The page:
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Advocacy group protests government’s approving of OOXML

OSORApril, a French free and open source software advocacy group, is protesting the French government’s approval of Microsoft’s OOXML as a government document standard, alongside the open document format ODF.

France on 11 November published its Référentiel Général d’Interopératibilité (General interoperability framework for public administrations and local governments, RGI). To allow public administrators to exchange documents without trouble, the RGI recommends they use an ISO-approved document format based on XML. “Two such office formats coexist today, ODF (Open Document Format) and OOXML (Office Open XML).”

For OOMXL, RGI notes, there is currently no implementation. “Pending full support for both standards in the office applications that are used, there are options available that allow transformation, such as the ODF converter and the SUN ODF plugin.”

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April protests that the RGI does not end the confusion regarding office documents standards. “RGI hands public administrations over to Microsoft’s deceptions and dooms their data to be kept locked in proprietary formats”, says April’s spokeswoman, Alix Cazenave, in a statement.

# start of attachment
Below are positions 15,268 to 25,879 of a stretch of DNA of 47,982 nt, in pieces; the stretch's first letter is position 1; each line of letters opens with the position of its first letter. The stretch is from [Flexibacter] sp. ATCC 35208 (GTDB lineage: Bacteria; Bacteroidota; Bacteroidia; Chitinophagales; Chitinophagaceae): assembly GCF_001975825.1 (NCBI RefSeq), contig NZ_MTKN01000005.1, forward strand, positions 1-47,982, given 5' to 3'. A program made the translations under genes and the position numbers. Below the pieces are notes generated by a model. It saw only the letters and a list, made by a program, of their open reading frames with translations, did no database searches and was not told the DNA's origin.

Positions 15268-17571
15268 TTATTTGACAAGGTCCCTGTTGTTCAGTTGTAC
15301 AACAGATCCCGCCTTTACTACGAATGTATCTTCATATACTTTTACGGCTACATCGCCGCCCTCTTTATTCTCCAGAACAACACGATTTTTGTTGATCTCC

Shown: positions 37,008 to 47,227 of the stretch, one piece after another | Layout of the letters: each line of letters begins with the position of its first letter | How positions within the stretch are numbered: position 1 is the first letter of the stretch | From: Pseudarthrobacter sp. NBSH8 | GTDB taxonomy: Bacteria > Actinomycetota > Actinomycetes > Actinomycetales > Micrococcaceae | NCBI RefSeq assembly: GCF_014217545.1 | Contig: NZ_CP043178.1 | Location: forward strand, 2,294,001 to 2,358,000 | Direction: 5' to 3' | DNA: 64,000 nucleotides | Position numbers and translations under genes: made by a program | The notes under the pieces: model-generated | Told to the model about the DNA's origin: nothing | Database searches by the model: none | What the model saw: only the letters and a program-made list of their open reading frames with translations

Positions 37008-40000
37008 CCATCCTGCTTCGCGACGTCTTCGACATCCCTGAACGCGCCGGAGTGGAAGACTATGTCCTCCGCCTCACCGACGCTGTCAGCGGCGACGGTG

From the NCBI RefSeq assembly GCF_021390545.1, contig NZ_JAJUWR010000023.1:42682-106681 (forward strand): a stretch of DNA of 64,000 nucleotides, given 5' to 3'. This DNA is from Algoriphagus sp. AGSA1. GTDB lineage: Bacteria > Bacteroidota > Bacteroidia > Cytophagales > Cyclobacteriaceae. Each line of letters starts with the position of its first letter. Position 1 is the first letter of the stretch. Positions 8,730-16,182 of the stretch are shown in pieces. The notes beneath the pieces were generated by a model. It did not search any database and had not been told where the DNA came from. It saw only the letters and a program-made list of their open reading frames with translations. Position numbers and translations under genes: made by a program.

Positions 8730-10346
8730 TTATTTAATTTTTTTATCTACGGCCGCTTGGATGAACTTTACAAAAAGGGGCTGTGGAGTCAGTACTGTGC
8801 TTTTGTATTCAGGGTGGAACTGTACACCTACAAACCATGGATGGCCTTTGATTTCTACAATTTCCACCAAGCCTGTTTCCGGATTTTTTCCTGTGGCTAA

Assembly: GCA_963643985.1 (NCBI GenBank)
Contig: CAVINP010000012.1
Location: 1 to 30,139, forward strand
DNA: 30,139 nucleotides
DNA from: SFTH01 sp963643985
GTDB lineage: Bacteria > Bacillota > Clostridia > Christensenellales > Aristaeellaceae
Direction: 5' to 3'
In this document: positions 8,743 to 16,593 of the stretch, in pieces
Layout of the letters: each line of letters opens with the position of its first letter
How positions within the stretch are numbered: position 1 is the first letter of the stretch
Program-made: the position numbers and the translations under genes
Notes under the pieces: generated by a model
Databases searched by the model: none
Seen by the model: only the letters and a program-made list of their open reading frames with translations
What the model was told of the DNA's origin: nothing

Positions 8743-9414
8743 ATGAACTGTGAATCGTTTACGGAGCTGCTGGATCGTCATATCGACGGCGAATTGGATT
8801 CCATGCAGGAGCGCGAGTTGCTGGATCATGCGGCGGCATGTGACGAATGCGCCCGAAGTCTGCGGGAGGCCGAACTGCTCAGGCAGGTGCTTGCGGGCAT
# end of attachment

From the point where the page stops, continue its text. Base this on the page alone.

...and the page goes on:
The advocacy group reasons that by not choosing for ODF, the government fails to create competition in the market for office applications. “We have just missed a historical opportunity to support openness and innovation in the software market”, Frédéric Couchet, April’s executive director, says in the statement.

The group worries that France’s step towards allowing OOXML to be used as a document format, will damage national and European work on interoperability in public administrations.

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The group is calling on members of the French parliament to clarify the RGI.

Cazenave says that the French government has not responded to the group’s protest so far.

The French association of city mayors (Maires de Grandes Villes), commented on its IT blog on 13 November: “The RGI does not resolve the controversy between software publishers and supporters of free software. Both standards office are placed ‘under observation’, and their use remains at the discretion of each administrative authority.”

Article was originally published at the Open Source Observatory and Repository Europe.

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